Manuscript Verse Collectors and the Politics of Anti-Courtly Love Poetry
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This book reappraises the work of early-seventeenth-century collectors of English Renaissance poetry in manuscript. The verse miscellanies, or poetry anthologies, of these collectors have long attracted the attention of literary editors looking for texts by individual, major authors, and they have more recently interested historians for their poems on affairs of state, called verse libels. By contrast, this book investigates the relationships that the compilers of miscellanies established between such presumably literary and political texts. It focuses on two of the most popular, and least printable, literary genres that they collected: libels, and anti-courtly love poetry, a literary mode that the collectors of John Donne's poems played a major role in establishing. They made Donne the most popular poet in manuscripts of the period, and they demonstrated a special affinity for his most erotic or obscene poems, such as 'To his Mistress going to bed' and 'The Anagram'.
Donne collectors also exhibited the similarities between these Ovidian love elegies and the sexually explicit or counter-Petrarchan verse of other authors, thereby organizing a literary genre opposed to the conventions of courtly love lyrics. Furthermore, collectors politicized this genre by relating examples of it to libels. In so doing, manuscript verse collectors demonstrated a type of literary and political activity distinct from that of authors, stationers, and readers. Based on a thorough investigation of manuscript verse miscellanies, the book appeals to scholars and students of early modern English literature and history, Donne studies, manuscript studies, and the history of the book.
Spain. By adding to their miscellanies libels on the marriage negotiations, otherwise known as the Spanish match, collectors of anti-courtly love poetry continued to assimilate the genre to a manuscript culture that disrespected prominent Catholic women. Yet Spanish match libels also began a new chapter in the history of early Stuart libels by introducing issues of male sexuality, through the Wgure of George Villiers, Wrst duke of Buckingham. Like Somerset, Buckingham served as James’ royal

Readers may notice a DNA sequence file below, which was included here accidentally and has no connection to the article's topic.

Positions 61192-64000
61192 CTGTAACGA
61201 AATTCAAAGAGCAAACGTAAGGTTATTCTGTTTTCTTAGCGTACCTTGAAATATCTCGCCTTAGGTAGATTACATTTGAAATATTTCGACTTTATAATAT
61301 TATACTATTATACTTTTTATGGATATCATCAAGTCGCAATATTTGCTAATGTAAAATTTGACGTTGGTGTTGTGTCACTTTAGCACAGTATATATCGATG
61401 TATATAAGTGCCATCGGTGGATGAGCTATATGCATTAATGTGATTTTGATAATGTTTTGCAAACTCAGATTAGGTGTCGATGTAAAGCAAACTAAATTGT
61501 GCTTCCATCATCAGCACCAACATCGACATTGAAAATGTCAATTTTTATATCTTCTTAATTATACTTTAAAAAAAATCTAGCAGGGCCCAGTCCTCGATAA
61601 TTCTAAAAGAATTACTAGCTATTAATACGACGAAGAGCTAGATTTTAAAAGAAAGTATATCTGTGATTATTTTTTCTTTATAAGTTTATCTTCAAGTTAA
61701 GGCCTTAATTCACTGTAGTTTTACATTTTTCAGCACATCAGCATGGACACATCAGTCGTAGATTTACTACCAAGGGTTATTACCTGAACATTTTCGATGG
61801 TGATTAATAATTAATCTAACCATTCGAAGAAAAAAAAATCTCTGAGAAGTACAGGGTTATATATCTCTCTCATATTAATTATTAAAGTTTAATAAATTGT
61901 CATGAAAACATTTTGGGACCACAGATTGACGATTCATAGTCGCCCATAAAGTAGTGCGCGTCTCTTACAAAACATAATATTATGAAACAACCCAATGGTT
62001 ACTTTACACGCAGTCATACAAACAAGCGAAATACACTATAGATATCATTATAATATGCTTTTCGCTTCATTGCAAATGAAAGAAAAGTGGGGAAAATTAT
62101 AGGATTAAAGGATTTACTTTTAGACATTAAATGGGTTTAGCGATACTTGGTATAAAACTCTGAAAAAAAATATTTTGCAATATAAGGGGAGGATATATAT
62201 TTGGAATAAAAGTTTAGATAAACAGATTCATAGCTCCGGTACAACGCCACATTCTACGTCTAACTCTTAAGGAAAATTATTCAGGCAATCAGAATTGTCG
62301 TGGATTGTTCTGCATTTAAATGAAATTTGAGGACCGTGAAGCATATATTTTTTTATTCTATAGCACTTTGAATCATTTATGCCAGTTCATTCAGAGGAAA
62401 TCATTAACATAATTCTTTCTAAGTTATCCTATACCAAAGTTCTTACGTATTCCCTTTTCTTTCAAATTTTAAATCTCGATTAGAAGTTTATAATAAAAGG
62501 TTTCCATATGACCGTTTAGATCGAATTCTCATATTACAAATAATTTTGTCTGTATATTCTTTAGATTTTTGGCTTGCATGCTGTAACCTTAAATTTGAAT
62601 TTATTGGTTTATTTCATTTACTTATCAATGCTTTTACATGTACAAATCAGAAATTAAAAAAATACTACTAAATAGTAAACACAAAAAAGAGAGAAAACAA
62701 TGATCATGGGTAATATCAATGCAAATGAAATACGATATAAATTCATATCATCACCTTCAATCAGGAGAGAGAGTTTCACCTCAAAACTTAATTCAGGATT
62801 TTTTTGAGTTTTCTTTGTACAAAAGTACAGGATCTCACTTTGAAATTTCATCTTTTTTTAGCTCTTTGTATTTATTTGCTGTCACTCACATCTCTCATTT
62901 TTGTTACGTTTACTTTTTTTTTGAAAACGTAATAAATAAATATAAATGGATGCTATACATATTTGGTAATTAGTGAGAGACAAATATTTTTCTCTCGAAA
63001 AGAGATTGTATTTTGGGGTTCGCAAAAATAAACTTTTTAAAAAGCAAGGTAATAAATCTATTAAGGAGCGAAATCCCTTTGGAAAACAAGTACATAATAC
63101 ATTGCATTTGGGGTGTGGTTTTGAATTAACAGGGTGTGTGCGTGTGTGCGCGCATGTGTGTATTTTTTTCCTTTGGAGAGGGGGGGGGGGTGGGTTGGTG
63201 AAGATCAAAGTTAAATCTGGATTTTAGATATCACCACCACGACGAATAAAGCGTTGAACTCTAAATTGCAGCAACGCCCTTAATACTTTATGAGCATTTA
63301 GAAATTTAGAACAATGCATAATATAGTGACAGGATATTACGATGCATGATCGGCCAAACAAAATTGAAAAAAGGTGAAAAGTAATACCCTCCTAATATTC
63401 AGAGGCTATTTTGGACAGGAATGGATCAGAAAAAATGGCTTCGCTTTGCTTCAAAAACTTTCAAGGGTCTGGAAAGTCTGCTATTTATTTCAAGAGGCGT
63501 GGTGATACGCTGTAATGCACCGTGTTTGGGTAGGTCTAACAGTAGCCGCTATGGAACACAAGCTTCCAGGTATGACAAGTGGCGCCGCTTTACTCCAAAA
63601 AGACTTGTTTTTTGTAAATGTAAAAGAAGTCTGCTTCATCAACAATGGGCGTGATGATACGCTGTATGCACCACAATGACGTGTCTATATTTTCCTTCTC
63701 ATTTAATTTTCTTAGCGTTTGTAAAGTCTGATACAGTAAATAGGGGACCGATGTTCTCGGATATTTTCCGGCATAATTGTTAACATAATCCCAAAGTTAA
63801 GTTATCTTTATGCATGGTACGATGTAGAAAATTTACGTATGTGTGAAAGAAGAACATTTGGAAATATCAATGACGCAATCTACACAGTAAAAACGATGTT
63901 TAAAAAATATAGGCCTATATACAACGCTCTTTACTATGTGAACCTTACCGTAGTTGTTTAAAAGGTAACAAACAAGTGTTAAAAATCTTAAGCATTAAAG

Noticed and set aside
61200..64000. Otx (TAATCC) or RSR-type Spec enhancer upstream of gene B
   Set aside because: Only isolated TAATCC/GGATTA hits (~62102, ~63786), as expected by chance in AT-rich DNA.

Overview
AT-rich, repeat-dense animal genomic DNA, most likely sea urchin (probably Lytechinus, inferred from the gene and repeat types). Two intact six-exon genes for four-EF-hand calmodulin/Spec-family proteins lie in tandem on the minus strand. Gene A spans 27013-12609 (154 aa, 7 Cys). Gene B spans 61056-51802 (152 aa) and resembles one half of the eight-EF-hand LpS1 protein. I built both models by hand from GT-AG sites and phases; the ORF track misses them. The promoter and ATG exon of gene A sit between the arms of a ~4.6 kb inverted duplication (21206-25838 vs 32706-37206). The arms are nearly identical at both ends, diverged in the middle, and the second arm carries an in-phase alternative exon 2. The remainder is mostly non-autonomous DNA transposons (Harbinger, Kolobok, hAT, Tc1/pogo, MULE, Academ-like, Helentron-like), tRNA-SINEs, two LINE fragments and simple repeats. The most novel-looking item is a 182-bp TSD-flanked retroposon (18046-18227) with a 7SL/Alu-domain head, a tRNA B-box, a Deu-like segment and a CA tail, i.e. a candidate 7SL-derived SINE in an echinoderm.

collector placed next a poem that continues this series of increasingly submissive women. In it, a chaste nun falls in love with a falconer and wishes that she would become a falcon so that she could remain with him. The gods smile and decree that it shall be so. And the falconer agrees to perform the transformation. Yet his methods, and the narrator’s description, develop sexual overtones, and a series of double entendres eventually makes clear that the metamorphosis under way is that of a maid
collectors who most directly opposed Donne’s anti-courtly love poetry to the Elizabethan court did not show or encourage any disrespect for Elizabeth. The next section returns to some of these collectors in order to show how, with the addition of libels that deify Elizabeth, they insisted on according unprecedented honor to the legendary protestant monarch. Furthermore, collectors subtly redirected the irreverence of anti-courtly love poetry toward the Spanish Infanta and the early Stuart court.
shott A.o/1627//Oh wound vs not with this sad tale forbeare’), 53v 54r (‘AN/Elegie vpon ye death/of S.r Charles Rich/ Slaine at ye/Isle of/Ree.//How faine would we forget this fatall war’). 10 Bodleian MS Rawl. poet. 160, fol. 53r (‘VPON FELTON/That kild ye Duke of/ Bucks & was hang’d/in Chaines.//Here vninter’d suspends (though not to save’). 140 Manuscript Verse Collectors chains at Portsmouth, on Charles I’s orders, after the lieutenant’s execution. It proposes that, despite the king’s
major-generals, Cromwell issued an order against ‘Unlicensed and Scandalous Books and Pamphlets.’16 Moreover, Cromwell’s council recognized the scandalous nature, and likely the politics, of at least one of Phillips and Brook’s miscellanies. Phillips had pronounced his support for the republic and even for Cromwell in recent publications, one of them published by Brook. Having begun his education and writing career under his uncle’s direction, Phillips printed a Latin apology for Milton’s 1651